By Reform Radio
on Tue Aug 02 2022
Our podcasting course Manchester Futures just wrapped up. If you’re unfamiliar with MF, it’s a 6-week course that provides bespoke support to young people aged 16-25 looking for work, kindly made possible by The Prince’s Trust.
With the goal of working towards a live radio show the group immersed themselves into the digital world and got to business.
This time, employers joining us were Fuzzy Duck, Brighter Sounds and The British Red Cross. Let’s tell you a little bit about each of them.
Fuzzy Duck is a company that works across the realms of design, film, animation and other means of creativity to craft much-loved stories. The kind of stories that one doesn’t forget or the kind that gives you a warm, fuzzy feeling. They’ve worked with BBC Bitesize, CBBC’s Blue Peter, the Science Museum in London and the National Trust to name a few.
Brighter Sounds is a creative music charity which helps music creators, leaders and industry professionals through creative projects, residencies, training and events. Over the years, they have connected those working with them with established artists such as Kendrick Lamar, Bugzy Malone and Everything Everything.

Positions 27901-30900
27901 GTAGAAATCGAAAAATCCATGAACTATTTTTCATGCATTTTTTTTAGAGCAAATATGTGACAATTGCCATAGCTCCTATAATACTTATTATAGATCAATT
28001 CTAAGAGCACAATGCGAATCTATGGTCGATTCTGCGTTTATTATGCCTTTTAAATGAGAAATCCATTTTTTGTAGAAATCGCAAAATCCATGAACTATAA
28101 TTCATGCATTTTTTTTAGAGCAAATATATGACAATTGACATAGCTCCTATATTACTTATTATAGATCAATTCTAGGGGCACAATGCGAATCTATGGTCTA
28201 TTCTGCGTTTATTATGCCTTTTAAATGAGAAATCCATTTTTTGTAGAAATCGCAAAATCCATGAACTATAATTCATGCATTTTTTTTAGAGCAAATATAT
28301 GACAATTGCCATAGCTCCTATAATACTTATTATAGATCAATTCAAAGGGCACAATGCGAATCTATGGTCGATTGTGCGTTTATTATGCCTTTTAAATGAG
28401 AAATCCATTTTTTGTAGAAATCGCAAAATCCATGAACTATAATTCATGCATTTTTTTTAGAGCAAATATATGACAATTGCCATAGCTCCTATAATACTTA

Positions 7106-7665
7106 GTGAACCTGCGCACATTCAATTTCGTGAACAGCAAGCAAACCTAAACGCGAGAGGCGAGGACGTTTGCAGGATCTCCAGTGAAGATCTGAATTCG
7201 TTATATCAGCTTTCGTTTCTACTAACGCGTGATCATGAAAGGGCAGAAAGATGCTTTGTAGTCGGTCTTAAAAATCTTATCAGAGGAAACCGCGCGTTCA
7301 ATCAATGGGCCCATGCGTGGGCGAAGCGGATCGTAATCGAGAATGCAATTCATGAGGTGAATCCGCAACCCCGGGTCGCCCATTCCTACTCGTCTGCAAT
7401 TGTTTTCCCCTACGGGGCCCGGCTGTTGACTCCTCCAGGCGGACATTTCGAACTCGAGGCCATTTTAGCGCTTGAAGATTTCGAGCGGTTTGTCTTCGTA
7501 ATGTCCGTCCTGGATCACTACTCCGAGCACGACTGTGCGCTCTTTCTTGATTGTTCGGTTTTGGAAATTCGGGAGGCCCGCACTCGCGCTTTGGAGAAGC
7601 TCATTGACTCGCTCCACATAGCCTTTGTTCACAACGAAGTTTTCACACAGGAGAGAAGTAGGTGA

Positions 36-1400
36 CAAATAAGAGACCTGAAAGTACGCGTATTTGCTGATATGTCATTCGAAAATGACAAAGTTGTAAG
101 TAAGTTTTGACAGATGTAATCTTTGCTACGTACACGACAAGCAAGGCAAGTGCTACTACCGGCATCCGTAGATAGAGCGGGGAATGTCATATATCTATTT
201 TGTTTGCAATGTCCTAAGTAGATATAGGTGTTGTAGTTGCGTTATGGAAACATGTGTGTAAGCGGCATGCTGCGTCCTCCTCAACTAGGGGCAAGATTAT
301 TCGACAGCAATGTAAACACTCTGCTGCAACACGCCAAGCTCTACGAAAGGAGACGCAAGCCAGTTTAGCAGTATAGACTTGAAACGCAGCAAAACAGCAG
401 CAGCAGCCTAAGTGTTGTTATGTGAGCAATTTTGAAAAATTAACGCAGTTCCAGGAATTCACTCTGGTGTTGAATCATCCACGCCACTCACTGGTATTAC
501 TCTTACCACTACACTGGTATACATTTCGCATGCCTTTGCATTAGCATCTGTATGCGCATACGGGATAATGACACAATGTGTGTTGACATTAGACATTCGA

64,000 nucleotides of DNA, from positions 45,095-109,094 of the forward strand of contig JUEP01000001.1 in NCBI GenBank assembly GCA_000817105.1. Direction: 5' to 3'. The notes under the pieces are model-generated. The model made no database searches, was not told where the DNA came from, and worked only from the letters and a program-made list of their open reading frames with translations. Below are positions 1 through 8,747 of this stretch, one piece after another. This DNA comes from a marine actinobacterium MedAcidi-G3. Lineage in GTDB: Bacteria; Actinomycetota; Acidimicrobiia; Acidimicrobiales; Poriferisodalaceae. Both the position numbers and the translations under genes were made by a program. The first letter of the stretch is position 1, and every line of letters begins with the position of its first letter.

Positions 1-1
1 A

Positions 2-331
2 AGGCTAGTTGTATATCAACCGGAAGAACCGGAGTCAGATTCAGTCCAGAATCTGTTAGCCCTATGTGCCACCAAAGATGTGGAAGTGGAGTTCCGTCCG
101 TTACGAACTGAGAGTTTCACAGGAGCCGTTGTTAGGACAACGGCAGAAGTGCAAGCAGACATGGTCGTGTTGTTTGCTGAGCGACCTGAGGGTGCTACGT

And, last but not least, the British Red Cross is a humanitarian charity aiming to help those in crisis, in the UK and the rest of the world. Currently, they are offering advice, support and schemes to help those affected in Ukraine, as well as offering advice on Climate Change and what we can do as individuals to prevent further monstrosities.
Participants such as Kate, who aspires to make their own podcast post workshop on philosophy and cinematography, chose to explore the British Red Cross as they wanted to learn “insight into the humanitarian industry”. Bartender Gabriel Hackman agreed that it was “really informative”, adding that he chose Red Cross because he was “intrigued by the panel about climate change” that the charity discussed.
Others like part-time fundraiser George Edwards went with Fuzzy Duck out of a keen interest in the film production industry. During his time at University, George received training in Radio commercials and would love to make his own radio show exploring plays, due to his “love of theatre”.
Although no previous broadcasting experience is required to join the course, individuals such as Amina had dabbled in a podcasting course funded by the Prince’s Trust in the past. During Manchester Futures, she built up her confidence and said: “I would actually love to make my own podcast about personal development or confidence building”.
As with all of our workshops, we strive to create and maintain an environment of ease, where anyone can join and be their authentic selves with no judgement. It’s great to see when that pays off and people involved such as Amina leave feeling confident and ready to boss their next move.
To hear more from the group behind Manchester Futures, you can tune into the radio show they scripted and produced themselves called ‘Shut Up and Listen’. During the show, they chat about neurodiversity, potatoes and game shows.
If you’re interested in applying for the next workshop, please drop an email to email@example.com to find out more.